Wednesday, May 2, 2012

What Motivates Kids?

So there's a lot to gain from regular physical activity, but how do you encourage kids to do it? The three keys are:

Choosing the right activities for a child's age: If you don't, the child may be bored or frustrated.
Giving kids plenty of opportunity to be active: Kids need parents to make activity easy by providing equipment and taking them to playgrounds and other active spots.
Keeping the focus on fun: Kids won't do something they don't enjoy.
When kids enjoy an activity, they want to do more of it. Practicing a skill — whether it's swimming or riding a tricycle — improves their abilities and helps them feel accomplished, especially when the effort is noticed and praised. These good feelings often make kids want to continue the activity and even try others.

Tuesday, May 1, 2012

Get kids off the couch after school

A new report says that Canadian children and youth are not getting enough exercise especially after school.

The 2011 Report Card of Active Healthy Kids Canada documents that from approximately 3 to 6 p.m. children and teens get an average of 14 minutes of moderate-to vigorous-physical activity (MVPA).

This compares with an average of six hours of screen time for Canadian teens outside of school. Screen time includes TV, computer and video games. The report recommends the after school hours as a time of opportunity to get kids moving and suggests more supervised activities for children and teens immediately after the bell rings.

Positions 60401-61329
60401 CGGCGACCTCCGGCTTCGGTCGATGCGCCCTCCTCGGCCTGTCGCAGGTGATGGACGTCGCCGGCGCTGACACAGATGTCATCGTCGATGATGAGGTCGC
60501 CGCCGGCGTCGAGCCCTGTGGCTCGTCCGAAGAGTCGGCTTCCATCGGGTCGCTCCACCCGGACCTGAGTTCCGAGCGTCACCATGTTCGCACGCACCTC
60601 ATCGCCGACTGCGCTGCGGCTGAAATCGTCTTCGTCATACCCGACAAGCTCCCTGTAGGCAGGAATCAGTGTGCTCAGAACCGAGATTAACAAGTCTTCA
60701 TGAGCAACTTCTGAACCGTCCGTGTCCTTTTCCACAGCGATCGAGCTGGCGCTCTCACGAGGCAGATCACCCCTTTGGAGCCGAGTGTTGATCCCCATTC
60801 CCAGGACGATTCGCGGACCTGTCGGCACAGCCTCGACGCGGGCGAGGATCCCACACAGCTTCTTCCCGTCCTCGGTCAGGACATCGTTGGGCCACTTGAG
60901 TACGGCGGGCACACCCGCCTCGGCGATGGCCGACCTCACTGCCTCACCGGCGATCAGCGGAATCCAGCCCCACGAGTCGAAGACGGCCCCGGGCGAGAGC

Though unconfirmed by research, 13,500 steps are considered roughly equivalent to 60 minutes of MVPA. Source: 2011 Active Healthy Kids Canada Report Car d on Physical Activity for Children and Youth

The reason for the concern, the report notes, is that in recent years, obesity and physical inactivity have been a major focus of child health concerns in Canada. Evidence suggests that the percentage of obese children and youth is on the rise, leading to a physical inactivity crisis in Canada.

Art Quinney of Active Healthy Kids Canada says the federal government now spends about half what it did per person on promoting active living than it did in 1986. Quinney, also an exercise physiologist at the University of Alberta, says that doesn't make sense.

"The current generation of children will have a shorter life span than their parents. And it's simply due to the chronic conditions, that they will face as they move into their middle and later years are starting now as children. It is something that is happening right here, in our communities, now"

Physical activity can lead to significant improvements to cholesterol and blood lipid levels, hypertension also improves with exercise and there are improvements in symptoms of depression with aerobic exercise. Resistance training, weight-bearing activities and jumping improved bone density in children and teens.